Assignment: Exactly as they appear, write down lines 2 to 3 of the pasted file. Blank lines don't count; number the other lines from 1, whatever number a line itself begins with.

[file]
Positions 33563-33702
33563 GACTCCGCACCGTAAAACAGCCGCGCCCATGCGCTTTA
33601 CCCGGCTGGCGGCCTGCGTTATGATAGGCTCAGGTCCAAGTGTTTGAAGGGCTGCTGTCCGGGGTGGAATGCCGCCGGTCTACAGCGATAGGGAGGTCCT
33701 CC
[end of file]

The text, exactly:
33563 GACTCCGCACCGTAAAACAGCCGCGCCCATGCGCTTTA
33601 CCCGGCTGGCGGCCTGCGTTATGATAGGCTCAGGTCCAAGTGTTTGAAGGGCTGCTGTCCGGGGTGGAATGCCGCCGGTCTACAGCGATAGGGAGGTCCT